Sunday, December 08, 2013 10:26 AM
Published on: Thursday, October 11, 2012
By Brian J. Karem
He shrugged his shoulders, silhouetted by the light coming through his office window, and in his unique, gruff sounding voice he asked me about my father.
I told him my dad died of cancer when he was 55-years-old.
He shook his head. “That was young,” he said. Then he asked me a very thoughtful question. “Did he have any regrets?”
I nodded. “One. He told me when I was caring for him that he regretted not spending more time with me when I was younger.”
“I have that regret,” I was told.
I looked at Bernie Kapiloff at that moment of vulnerability and wondered why he had that regret. A successful plastic surgeon, a fearless civil rights activist, a newspaper publisher and a leading figure in his community for years, I could only guess he felt he hadn’t done enough by his children.
After he became ill earlier this year, I shared his sentiment with his children when I got a chance. I never knew children as proud of their father as Bernie’s children. I never have met a woman, like Lynn, our CEO, more devoted to her husband.
In one of my last visits with Bernie I asked him if he remembered our conversation from a few years ago.
“Go on, will you? What do you think?”
Obviously he remembered. I told him what I learned from speaking to his children. He shook his head.
“No father thinks he’s ever done everything right by his children. You’re a father, you know that,” he told me.
“I think you can rest easy on this one big guy,” I told him.
He winked and told me a joke I can’t repeat in public. We both laughed.
Bernie was remarkably accomplished. Civic leaders have lauded him with great praise. He is well known as a civil rights activist. This newspaper fought the fight when to do so was to place yourself in physical peril.
Bernie knew it better than anyone. And I rarely saw him display any fear at any time.
Still, what I remember most about Bernie is his sense of humor, his quickness of mind and his ability to grasp complex issues with which others could only wrestle.
He would enter the office eager to discuss politics or the economy and offer his opinion on the issues of the day.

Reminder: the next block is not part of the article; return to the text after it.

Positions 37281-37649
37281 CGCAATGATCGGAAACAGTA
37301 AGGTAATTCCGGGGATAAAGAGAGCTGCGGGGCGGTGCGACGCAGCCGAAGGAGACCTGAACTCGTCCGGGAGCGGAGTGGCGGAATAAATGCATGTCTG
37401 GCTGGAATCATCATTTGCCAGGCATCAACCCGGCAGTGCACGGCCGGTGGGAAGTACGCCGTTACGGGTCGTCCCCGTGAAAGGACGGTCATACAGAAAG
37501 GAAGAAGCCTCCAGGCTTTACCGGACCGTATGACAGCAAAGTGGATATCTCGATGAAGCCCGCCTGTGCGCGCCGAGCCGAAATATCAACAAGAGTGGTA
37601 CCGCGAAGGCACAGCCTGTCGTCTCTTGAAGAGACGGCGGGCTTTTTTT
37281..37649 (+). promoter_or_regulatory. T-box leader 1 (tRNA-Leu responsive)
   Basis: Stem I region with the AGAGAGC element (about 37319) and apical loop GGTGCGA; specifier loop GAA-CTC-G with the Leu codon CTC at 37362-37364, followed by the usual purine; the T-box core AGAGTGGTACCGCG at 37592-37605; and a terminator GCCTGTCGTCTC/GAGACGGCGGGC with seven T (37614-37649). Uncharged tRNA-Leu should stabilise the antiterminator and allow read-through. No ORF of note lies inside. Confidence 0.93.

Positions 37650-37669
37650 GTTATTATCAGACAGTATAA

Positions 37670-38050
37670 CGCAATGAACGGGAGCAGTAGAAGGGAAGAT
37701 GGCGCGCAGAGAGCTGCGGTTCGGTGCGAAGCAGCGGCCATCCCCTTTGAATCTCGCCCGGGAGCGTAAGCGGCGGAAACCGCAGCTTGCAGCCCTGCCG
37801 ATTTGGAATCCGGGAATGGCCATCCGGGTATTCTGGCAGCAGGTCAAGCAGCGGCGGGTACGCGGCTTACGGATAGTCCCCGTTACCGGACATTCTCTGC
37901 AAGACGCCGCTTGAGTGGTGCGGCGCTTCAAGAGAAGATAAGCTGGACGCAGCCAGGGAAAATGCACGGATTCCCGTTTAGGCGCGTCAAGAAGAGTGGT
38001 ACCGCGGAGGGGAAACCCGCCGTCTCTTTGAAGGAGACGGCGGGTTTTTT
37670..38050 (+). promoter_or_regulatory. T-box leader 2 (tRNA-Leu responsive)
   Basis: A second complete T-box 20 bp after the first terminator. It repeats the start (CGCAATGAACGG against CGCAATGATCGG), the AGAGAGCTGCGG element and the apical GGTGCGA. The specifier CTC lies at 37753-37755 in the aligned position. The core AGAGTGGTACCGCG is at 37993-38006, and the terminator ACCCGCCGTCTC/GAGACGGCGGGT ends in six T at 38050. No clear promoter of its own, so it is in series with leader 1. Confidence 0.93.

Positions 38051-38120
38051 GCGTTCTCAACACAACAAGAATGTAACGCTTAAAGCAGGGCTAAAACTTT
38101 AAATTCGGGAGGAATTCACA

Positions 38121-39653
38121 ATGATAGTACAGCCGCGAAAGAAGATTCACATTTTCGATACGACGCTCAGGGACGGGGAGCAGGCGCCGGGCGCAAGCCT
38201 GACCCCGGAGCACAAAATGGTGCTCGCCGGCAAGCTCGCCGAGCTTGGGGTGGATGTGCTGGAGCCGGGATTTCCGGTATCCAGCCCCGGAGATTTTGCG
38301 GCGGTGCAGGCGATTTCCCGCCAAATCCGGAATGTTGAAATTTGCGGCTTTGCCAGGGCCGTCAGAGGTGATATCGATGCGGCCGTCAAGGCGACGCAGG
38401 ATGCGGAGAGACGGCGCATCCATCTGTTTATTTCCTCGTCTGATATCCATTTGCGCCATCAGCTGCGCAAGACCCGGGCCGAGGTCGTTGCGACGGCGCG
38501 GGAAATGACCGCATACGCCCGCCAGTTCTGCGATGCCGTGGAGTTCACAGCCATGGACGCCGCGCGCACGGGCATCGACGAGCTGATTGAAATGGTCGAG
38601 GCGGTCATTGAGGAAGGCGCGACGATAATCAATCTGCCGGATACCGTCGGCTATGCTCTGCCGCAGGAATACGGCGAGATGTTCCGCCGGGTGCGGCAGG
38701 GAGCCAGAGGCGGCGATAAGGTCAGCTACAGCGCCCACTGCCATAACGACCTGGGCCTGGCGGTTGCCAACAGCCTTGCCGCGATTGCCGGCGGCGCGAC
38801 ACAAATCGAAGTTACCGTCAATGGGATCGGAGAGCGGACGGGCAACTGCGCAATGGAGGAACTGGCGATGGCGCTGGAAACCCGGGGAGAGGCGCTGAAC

More often than not, his point was solid and his logic undeniable. Well before anyone else noticed our current economic downturn, he pointed it out and said it would rival the Great Depression in its severity.
“Greed is destroying this country,” he told me.
While politics was often his favorite topic of discussion, you would merely have to say to him, “Hey, I’ve got a good joke for you.”
“Go on,” he would say.
There is much to admire in the self-made man and Bernie fit that mold. He told me of growing up in the Great Depression, struggling to put himself through school and Howard University.
He was first a dentist, then a plastic surgeon.
There are people succeeding today that do so in this county because of the doors Bernie and his brother threw open. Others have homes because of what he did.
He and his brother helped build subdivisions many of my friends now call home.
When I had to do some work for my community swimming pool a few years back, it included checking who owned the property before the members purchased it. Bernie’s name was there.
I’ve met people who told me of Bernie’s pro-bono work as a doctor. What he did is not only unheard of today but almost unthinkable.
His demeanor as a doctor is so rare, that I even shudder to think of it. When I first came to work here, I had fractured my ribs playing soccer. Bernie not only came to visit me in the hospital, but gave me better advice than my own doctor and cared for me better than my insurance-assigned specialist did.
He was a rare man in many ways. We shall not see his kind again soon and while he will always be missed, I pray his care and love remain.
Posted By: Hank Plante On: 10/23/2012
Title: Hank Plante
My sincere condolences on the passing of publisher Bernard Kapiloff. Bernie and his brother Leonard ("Doc") gave many of us our start in the news business. I had the honor of working for them as a reporter and managing editor in the early 70's, and I went on to a 40 year news career (winning six Emmys and a Peabody Award). They had high standards and integrity, and I'm grateful for the chance to have learned from them. -- Hank Plante